Scotland and Brexit: processing the implications

The following article by Charles Livingstone, a Partner in our public law & regulatory team, appeared in the April edition of the Business Herald.

 

Scottish businesses are grappling with the difficult political and legal questions raised by June’s referendum on whether the UK should leave the EU, not least in understanding what the post-Brexit landscape might look like. This task is made even more difficult for Scottish businesses by the argument that a Brexit vote could trigger a second independence referendum, adding an extra layer of constitutional complexity. Understanding the legal processes that would follow a ‘leave’ vote is a useful first step.

A vote to leave the EU would be followed by detailed negotiations about how and on what terms that should happen. The Prime Minister has said he would immediately hand in the UK’s notice (under Article 50 of the Treaty on European Union), kick-starting a 2-year period in which the future UK-EU relationship would be negotiated. If no agreement could be reached by June 2018 (with consent needed from the European Parliament and a qualified majority of the other Member States) the UK would leave at that point regardless, unless it agreed with all the other Member States to extend the timetable.

The future trading relationship would be top of the negotiation agenda. Trade was almost always the focus whenever Scotland’s potential EU status was discussed in the independence debate, and businesses would want the issue resolved as soon as possible. Some businesses may be content with a looser EU relationship as long as they retained free access to EU markets, but there can of course be no guarantee of that pre-referendum.

This need for detailed post-vote negotiations significantly complicates the tentative connection between Brexit and another independence referendum, as until the UK-EU picture was clear one could not know what a vote either way would actually mean. There may well be Scottish businesses dependant on access to EU markets that would back independence if that was the only way to retain that access, but may be content to stay in the UK as long as some form of free trade arrangement could be reached with the EU.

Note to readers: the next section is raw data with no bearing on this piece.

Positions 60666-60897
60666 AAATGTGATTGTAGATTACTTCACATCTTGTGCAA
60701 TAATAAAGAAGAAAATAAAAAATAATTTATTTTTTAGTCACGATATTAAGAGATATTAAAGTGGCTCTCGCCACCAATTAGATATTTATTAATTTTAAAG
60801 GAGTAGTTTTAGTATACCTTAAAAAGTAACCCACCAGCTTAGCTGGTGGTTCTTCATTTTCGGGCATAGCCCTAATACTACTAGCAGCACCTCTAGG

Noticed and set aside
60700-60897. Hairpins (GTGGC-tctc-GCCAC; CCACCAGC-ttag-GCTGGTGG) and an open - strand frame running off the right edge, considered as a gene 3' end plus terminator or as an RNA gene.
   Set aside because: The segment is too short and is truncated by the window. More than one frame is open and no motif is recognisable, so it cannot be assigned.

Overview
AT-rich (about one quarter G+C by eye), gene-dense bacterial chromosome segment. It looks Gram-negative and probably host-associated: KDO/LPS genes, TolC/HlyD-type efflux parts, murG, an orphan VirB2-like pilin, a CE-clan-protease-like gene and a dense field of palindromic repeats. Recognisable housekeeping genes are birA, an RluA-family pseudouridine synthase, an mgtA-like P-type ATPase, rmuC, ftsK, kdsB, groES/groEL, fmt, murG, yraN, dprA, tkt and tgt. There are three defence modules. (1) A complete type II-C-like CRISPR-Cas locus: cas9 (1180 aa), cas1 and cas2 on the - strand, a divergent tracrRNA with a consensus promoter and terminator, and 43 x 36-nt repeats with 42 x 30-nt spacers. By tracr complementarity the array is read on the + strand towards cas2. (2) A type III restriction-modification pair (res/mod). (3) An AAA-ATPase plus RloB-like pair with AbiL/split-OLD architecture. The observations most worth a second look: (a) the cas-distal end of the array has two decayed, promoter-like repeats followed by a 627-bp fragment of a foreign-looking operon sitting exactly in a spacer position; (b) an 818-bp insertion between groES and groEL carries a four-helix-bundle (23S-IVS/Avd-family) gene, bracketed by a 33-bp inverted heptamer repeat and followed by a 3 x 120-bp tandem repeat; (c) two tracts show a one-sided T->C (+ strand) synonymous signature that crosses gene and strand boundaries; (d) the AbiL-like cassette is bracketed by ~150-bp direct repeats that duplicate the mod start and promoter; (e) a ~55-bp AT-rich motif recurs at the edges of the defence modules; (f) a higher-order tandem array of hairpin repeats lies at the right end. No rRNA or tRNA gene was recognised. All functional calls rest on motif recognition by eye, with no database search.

Understanding what independence would look like would mean re-opening the question of whether Scotland could transition to EU membership in its own right, and on what terms. That issue could perhaps form part of the UK’s exit negotiations, but probably not on a hypothetical basis (i.e. a second independence referendum would have to take place first). The independence ‘prospectus’ from the 2014 referendum would in any event have to be revisited, as that envisaged a continuing currency union, shared regulation and open borders with the rest of the UK, none of which may be viable in a post-Brexit scenario. The EU may not permit a Member State to share a currency and its regulatory bodies with a non-EU member, and (because the EU is a customs union) the border could only remain open if a UK-EU agreement permitted it.

Clarity on the UK’s post-Brexit relationship with the EU would therefore be essential in order to understand any subsequent independence proposal. A leave vote in June may only be the start, rather than the end, of another difficult constitutional conversation.

 

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